The Butter Bump, a Magpie, John Clare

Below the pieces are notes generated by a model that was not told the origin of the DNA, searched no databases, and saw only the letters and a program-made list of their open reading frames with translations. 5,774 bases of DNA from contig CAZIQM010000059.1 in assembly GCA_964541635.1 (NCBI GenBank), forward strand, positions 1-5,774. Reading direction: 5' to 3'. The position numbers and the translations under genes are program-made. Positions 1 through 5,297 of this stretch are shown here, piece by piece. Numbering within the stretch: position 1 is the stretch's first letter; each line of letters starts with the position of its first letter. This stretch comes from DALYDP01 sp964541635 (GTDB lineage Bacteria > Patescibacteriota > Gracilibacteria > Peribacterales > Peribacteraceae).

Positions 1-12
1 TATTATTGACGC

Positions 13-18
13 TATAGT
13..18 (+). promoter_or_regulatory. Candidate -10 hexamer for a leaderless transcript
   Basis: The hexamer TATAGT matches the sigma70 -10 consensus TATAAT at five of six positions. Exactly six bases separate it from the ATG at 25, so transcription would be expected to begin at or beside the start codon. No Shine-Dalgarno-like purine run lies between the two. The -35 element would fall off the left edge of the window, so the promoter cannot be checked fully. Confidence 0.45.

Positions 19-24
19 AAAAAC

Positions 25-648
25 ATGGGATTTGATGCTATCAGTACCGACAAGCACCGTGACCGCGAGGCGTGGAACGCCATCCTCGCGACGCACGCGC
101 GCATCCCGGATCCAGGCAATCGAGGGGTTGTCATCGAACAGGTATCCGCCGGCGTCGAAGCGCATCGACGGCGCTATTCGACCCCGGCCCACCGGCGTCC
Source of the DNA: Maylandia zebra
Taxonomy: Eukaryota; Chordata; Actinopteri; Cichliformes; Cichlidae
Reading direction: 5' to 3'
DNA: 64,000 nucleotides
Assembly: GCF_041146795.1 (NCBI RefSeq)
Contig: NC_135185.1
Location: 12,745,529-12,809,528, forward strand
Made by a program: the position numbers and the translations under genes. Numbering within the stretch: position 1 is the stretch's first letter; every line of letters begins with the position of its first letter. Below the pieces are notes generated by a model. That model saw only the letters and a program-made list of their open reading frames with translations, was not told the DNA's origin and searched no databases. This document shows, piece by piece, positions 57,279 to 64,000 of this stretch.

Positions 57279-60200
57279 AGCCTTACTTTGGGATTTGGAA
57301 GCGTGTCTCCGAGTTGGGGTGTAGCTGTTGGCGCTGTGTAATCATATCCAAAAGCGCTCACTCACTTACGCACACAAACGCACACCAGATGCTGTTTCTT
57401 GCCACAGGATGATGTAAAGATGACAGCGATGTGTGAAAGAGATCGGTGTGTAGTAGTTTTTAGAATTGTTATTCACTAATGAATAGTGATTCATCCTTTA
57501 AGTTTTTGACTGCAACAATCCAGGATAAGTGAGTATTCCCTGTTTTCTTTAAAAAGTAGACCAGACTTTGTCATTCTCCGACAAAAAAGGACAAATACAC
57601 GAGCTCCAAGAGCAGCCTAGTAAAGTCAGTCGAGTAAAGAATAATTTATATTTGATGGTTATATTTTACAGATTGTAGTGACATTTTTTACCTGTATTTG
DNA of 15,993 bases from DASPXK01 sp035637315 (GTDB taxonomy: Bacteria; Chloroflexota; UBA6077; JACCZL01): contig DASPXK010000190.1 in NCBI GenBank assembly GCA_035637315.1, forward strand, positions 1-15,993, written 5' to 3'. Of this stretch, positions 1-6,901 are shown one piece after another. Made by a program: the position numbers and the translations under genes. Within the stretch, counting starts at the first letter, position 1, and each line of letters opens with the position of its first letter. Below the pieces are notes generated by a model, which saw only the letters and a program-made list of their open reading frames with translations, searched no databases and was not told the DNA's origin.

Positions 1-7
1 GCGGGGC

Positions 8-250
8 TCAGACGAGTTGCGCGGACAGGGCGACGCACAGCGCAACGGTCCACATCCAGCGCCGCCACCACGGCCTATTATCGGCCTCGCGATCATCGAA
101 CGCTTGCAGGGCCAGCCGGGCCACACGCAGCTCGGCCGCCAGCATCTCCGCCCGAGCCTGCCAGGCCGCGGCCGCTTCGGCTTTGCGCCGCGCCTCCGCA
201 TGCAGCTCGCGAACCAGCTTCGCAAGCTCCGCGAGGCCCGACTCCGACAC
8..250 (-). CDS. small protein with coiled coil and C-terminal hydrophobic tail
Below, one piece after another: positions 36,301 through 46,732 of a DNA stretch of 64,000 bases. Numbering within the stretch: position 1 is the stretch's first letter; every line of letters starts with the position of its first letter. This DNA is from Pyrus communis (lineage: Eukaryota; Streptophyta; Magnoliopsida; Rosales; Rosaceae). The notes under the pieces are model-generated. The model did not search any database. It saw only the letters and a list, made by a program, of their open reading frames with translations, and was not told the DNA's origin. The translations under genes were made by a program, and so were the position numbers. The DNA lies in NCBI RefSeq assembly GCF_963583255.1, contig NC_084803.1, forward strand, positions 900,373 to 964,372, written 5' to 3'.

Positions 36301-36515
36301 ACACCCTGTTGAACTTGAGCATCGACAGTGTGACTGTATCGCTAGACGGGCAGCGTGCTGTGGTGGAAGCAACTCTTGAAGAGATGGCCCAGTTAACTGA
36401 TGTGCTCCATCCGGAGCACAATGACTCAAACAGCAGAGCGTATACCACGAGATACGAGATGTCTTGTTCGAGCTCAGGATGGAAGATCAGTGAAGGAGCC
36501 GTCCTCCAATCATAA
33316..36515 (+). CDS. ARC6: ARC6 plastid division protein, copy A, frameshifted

The strategies of natural history are distancing ones, and, since Michel Foucault’s The Order of Things, the genre has been the subject of powerful modes of distanced reading. A corollary, perhaps, is that any instance of natural history writing, and especially, any single entry in a natural history compilation, can seem closed to “close” reading: in the field guide as in the taxonomic systems that inform its organization, the highly codified general descriptor, structurally equivalent to every other general descriptor in the set, swallows up the situated, the particular, the near. Within this arena, John Clare’s natural history writing is, in Sara Guyer’s phrase, “hyperbolically local.” Readers have variously praised Clare’s writing on natural subjects for its decentering of an anthropomorphizing perspective, for its mimetic fidelity to an experienced local environment, for what has been described as its proto-environmental or –ecological awareness. This essay pursues the forms of local attentiveness displayed in Clare’s natural history writing in a different direction, to explore how his work engages in close, critical readings of the operations of natural history. My essay tracks Clare’s pursuit of two odd birds, “the” butter bump and “a” magpie, each of which makes a “strange noise” that reverberates through its world, traversing borders, confounding equivalencies, and sounding both the power and the limits of an already-arrived natural order of things.